Boring, lackluster, frustrating, indecisive, slow, lacking excitement, lacking goals etc are some of the words that have been used to describe Louis van Gaal’s Manchester United so far this season. Lacking depth, inexperienced, weak defensively, inconsistent and so on are some of the adjectives used for Jurgen Klopp’s Liverpool. Match day 21 saw both the teams fail to win against Newcastle United and Arsenal, respectively. Were the matches boring? Not even a little bit.
United drew 3-3 with Newcastle, a side in the relegation zone, and the Red Devils themselves were bouncing back from one of the worst runs in their history. The pre-match buildup and previews were focused on the rivalry that was; two teams battling it out for the league in the mid-90s with goals aplenty. There was no boredom then. On Tuesday night, United took a two-goal lead only to squander it. They led again at 3-2 but failed to hold the lead, conceding late. Another two points dropped against a team that they are expected to beat, but for a team that had been labelled ‘boring’ by their own manager, there was not a dull moment in the match from a game that not many expected to see any goals.
The same was said of Liverpool. Once a part of the ‘traditional top-four’, the Merseysiders have struggled to make their way back to the glory days that were, and against Arsenal on Wednesday night, it was a case of when, not if, they would lose. The match stood at 2-2 at half-time. When Arsenal did take the lead in the second half, the match seemed destined to go as expected, only for another late goal. Klopp’s reaction to the goal typified what the fixture meant. Here were the Gunners, top of the table, being held by a team whose fans are forced to sing chants of glory days from decades back. The only thing driving the injury-hit (missing five regular players) team was the determination to not get beaten by their rivals.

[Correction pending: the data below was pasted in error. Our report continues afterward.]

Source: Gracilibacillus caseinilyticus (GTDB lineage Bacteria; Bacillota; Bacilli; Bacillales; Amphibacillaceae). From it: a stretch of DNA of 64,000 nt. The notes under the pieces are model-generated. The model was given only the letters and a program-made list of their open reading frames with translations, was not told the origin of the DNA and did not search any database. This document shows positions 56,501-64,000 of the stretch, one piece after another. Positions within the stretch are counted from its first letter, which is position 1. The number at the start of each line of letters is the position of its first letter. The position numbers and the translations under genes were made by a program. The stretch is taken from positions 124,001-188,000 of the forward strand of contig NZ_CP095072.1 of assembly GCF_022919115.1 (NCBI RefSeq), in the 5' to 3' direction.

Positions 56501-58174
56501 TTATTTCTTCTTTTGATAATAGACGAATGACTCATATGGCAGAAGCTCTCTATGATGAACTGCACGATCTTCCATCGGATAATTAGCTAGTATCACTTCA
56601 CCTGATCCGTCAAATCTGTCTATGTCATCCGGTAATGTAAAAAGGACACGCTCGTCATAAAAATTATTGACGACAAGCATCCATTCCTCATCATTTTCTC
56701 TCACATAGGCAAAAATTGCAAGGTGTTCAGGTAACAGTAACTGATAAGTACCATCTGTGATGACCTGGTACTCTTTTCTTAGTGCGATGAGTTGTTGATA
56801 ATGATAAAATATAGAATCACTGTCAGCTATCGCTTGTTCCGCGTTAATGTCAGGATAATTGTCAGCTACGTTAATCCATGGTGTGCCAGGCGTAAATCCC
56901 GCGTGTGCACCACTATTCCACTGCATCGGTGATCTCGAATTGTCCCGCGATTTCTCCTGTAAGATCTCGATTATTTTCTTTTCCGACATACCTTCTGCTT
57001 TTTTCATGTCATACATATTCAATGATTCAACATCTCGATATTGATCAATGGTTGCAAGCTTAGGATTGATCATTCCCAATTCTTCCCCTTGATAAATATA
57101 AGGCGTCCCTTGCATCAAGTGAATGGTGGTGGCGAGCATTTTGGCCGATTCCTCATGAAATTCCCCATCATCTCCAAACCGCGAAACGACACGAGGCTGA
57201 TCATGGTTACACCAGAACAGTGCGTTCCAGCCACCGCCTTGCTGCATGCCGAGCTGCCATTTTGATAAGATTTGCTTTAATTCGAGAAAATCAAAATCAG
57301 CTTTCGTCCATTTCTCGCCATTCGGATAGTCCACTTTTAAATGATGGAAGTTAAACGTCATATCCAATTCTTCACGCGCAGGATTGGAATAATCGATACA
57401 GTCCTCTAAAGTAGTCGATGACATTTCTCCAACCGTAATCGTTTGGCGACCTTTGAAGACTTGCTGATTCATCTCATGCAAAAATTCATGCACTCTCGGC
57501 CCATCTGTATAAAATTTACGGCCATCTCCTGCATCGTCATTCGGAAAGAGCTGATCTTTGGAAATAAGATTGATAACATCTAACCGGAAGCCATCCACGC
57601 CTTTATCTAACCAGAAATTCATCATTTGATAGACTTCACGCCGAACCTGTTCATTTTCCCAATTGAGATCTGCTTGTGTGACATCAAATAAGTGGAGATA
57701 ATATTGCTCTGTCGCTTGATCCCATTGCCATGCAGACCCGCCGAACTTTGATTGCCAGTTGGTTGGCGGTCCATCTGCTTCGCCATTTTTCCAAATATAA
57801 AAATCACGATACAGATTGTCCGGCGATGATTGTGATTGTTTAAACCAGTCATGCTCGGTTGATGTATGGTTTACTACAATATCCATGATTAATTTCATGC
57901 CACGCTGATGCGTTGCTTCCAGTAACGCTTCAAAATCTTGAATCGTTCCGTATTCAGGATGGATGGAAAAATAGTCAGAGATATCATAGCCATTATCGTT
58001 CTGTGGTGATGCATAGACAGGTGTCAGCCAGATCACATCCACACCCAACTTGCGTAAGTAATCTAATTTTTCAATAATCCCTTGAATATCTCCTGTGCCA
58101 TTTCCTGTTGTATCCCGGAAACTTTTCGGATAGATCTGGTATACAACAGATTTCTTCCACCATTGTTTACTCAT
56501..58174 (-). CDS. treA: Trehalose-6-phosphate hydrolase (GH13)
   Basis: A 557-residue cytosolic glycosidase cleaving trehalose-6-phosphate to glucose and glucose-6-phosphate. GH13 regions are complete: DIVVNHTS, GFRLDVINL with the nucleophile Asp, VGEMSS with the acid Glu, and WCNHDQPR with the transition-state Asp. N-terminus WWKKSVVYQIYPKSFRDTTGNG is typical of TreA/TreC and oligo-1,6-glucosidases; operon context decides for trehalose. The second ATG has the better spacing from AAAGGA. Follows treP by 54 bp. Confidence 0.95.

In both cases, two teams that have struggled to entertain all season showcased some of their best football when put up against their rivals. They showed their mettle. It is on days like these when no matter the form, no matter the starting XI, the players know that beyond the three points, beyond the position on the league table, it is the bragging rights that matter. One case like this was back in 2010, when Leeds United beat Manchester United 1-0 in the FA Cup third round. Forty-two places separated the Whites from their high-flying Red rivals that day.
On Sunday when the two crimson sides meet then, the stakes will be much higher owing not only to the long, often violent (looking at you, Steven Gerrard) on-field rivalry between the pair but also one of the most famous rivalries in football history. The league position won’t matter, nor will the names on the back of the jerseys, maybe even the team tactics will be thrown into the crowd. The only thing in focus, will be the two team crests, and the over 100 years of rivalry (the two first met in 1894) they represent.